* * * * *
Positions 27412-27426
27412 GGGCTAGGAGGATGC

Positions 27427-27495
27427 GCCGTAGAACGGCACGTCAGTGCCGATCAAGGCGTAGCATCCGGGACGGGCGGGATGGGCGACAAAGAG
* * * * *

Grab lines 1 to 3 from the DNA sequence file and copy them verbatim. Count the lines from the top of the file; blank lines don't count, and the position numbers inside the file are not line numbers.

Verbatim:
Positions 27412-27426
27412 GGGCTAGGAGGATGC

Positions 27427-27495